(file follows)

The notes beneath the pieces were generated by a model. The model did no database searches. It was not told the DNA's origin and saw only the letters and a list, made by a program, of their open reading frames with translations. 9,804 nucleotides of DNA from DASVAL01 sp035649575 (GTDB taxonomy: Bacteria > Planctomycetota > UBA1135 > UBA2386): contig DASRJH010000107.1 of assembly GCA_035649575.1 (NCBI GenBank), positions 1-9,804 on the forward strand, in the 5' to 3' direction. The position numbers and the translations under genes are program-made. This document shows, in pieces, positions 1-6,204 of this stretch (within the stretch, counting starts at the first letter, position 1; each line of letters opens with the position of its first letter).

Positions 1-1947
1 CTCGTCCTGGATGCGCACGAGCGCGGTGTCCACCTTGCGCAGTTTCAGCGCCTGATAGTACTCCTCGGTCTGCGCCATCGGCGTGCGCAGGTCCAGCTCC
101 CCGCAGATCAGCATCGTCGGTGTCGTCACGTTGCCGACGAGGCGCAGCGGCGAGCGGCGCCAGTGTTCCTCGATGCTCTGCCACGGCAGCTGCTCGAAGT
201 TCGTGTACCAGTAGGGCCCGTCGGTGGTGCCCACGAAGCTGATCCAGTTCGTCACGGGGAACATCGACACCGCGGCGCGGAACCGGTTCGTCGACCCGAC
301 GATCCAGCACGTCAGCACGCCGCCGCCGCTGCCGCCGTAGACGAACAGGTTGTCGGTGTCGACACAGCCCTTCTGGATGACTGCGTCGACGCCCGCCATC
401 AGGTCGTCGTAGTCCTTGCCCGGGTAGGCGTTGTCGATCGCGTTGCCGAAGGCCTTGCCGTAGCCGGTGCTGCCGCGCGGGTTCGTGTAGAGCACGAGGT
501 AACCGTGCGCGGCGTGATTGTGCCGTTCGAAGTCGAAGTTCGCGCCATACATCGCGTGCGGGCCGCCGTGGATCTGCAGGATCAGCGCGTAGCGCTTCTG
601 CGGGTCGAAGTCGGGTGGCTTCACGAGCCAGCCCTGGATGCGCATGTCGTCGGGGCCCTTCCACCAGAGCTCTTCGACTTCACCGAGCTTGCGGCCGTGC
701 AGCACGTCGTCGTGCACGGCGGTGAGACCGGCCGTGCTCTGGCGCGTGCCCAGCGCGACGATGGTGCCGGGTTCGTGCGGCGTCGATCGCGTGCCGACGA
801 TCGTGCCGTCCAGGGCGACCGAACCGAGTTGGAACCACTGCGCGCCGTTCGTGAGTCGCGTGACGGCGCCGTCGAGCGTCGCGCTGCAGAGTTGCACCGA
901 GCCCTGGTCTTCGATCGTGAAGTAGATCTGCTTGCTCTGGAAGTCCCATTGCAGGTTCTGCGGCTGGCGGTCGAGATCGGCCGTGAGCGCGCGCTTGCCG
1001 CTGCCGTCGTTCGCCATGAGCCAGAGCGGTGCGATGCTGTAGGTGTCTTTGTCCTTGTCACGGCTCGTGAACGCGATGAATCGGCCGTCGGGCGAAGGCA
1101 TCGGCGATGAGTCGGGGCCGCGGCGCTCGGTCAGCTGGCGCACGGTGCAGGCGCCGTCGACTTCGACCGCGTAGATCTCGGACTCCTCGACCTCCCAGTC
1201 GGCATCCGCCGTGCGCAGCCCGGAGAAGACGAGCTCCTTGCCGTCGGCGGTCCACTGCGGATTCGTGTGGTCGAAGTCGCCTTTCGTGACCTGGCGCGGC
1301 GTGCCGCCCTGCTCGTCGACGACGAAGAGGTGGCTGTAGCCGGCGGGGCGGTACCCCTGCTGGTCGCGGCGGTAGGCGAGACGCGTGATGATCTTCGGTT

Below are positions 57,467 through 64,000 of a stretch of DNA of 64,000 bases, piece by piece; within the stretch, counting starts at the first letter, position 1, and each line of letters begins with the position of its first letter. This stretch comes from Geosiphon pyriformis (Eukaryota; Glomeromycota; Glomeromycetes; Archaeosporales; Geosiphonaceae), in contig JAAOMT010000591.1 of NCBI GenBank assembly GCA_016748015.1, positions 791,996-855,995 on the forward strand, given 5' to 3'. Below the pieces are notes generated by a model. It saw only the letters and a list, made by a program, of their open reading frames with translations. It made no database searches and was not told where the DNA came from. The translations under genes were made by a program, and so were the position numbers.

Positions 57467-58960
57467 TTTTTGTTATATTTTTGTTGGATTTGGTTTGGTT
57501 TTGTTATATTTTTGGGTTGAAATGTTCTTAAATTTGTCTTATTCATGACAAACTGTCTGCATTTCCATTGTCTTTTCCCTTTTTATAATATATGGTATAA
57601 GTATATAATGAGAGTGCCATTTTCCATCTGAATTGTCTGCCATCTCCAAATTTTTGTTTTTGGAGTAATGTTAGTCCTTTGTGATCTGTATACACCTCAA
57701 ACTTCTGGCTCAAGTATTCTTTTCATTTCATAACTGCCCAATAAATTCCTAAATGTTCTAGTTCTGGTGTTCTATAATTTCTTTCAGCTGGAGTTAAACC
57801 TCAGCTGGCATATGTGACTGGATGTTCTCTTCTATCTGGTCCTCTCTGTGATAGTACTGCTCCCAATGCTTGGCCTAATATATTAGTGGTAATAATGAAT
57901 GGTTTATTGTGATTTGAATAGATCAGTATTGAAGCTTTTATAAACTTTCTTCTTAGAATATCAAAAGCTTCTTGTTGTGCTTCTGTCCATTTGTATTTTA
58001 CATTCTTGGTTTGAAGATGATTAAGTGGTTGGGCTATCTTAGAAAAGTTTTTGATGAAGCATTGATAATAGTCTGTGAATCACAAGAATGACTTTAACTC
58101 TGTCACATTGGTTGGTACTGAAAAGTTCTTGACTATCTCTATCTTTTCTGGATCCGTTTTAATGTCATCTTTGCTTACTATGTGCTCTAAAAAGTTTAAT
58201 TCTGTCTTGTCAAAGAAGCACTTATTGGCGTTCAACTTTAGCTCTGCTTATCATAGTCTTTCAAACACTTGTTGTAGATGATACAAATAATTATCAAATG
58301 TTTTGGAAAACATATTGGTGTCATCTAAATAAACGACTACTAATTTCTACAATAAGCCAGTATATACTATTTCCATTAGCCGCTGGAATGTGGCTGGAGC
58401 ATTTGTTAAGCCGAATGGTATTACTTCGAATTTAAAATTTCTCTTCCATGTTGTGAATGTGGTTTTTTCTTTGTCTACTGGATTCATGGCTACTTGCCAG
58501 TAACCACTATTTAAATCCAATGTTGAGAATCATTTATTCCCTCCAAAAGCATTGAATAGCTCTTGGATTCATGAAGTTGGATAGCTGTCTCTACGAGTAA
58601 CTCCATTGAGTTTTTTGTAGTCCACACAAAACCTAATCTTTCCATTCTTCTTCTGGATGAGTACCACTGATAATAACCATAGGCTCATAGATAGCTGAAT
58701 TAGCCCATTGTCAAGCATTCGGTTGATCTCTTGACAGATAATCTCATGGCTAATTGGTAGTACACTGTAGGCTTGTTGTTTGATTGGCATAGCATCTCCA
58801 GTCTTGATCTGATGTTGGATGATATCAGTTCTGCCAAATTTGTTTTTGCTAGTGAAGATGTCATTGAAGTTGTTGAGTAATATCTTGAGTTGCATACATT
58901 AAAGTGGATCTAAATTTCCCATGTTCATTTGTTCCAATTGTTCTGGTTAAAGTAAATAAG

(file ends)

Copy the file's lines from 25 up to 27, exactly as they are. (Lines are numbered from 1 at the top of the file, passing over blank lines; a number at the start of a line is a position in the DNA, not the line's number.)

58001 CATTCTTGGTTTGAAGATGATTAAGTGGTTGGGCTATCTTAGAAAAGTTTTTGATGAAGCATTGATAATAGTCTGTGAATCACAAGAATGACTTTAACTC
58101 TGTCACATTGGTTGGTACTGAAAAGTTCTTGACTATCTCTATCTTTTCTGGATCCGTTTTAATGTCATCTTTGCTTACTATGTGCTCTAAAAAGTTTAAT
58201 TCTGTCTTGTCAAAGAAGCACTTATTGGCGTTCAACTTTAGCTCTGCTTATCATAGTCTTTCAAACACTTGTTGTAGATGATACAAATAATTATCAAATG